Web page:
Wednesday, October 13, 2010

12/20/2010 Update: A number of auto makers, the Alliance of Automobile Manufacturers, the Association of International Automobile Manufacturers, the National Marine Manufacturers Association, and the Outdoor Power Equipment Institute filed a petition today in the US Court of Appeals against the EPA's partial waiver (described in the main story below) allowing E15 fuel sales. The appeal claims the waiver should not be allowed on three grounds: 1) the EPA is not mandated to allow a partial wavier (eg, allowing fuel in the marketplace that only works with some of the existing fleet); 2) that the testing supporting the use of E15 in late model vehicles was not placed in the record in a timely fashion, preventing public comment; and 3) that the laws that the EPA operates under prevent it from allowing situations where "mis-fueling" will create emission failures and extra pollution.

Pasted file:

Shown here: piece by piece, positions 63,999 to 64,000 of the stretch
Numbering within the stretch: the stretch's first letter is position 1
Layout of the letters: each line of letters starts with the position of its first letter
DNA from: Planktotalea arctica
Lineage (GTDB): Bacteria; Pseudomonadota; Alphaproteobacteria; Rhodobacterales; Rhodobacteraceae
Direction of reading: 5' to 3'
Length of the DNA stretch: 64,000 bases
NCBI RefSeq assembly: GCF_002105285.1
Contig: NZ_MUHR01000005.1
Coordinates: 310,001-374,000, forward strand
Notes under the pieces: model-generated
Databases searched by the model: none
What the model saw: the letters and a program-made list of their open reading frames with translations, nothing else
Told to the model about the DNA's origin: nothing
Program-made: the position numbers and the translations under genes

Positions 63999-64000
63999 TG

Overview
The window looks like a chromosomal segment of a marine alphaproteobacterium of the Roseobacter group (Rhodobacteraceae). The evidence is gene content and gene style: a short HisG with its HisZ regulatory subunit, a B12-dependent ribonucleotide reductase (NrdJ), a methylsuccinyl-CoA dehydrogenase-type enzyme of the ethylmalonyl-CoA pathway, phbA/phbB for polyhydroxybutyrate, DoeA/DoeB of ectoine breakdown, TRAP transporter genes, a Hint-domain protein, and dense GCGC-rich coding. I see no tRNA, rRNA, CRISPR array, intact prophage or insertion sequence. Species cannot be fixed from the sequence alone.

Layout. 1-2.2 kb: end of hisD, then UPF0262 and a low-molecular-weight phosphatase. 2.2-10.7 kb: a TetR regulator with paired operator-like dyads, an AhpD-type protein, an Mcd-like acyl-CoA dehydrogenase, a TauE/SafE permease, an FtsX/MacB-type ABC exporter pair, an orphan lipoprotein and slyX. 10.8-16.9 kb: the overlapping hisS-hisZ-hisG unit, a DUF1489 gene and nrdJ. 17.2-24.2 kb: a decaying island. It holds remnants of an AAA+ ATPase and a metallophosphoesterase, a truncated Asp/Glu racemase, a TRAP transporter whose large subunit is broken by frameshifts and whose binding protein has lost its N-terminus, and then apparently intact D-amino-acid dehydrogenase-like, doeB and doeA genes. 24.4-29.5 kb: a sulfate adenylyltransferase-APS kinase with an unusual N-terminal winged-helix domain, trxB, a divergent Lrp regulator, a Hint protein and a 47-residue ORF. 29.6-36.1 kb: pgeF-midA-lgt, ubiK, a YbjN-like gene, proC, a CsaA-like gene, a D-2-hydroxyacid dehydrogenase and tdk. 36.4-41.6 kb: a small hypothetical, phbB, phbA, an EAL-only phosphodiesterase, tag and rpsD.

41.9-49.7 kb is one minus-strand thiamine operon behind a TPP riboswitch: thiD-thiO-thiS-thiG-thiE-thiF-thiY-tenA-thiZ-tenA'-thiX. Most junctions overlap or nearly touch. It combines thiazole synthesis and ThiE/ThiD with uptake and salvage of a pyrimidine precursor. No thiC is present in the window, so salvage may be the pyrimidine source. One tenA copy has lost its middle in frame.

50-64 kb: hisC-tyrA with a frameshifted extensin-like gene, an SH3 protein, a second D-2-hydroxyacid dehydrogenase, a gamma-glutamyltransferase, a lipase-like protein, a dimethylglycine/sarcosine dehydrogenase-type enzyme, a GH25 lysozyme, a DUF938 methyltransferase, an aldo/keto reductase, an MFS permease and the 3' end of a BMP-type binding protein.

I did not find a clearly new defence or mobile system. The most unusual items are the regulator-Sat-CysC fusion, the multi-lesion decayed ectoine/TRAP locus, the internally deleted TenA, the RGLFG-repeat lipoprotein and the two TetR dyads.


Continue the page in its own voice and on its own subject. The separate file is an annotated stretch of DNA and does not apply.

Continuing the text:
The US EPA announced that it would be allowing the sale of E15 fuel (15% ethanol/85% gasoline) for use in cars and light duty trucks beginning with Model Year (MY) 2007 and newer, and that they are investigating allowing E15 sales for cars and light trucks from MY 2001 and newer. The report on that may be issued next month. Motorcycles, heavy duty vehicles and off road engines are explicitly exempted from the waiver because of a lack of testing.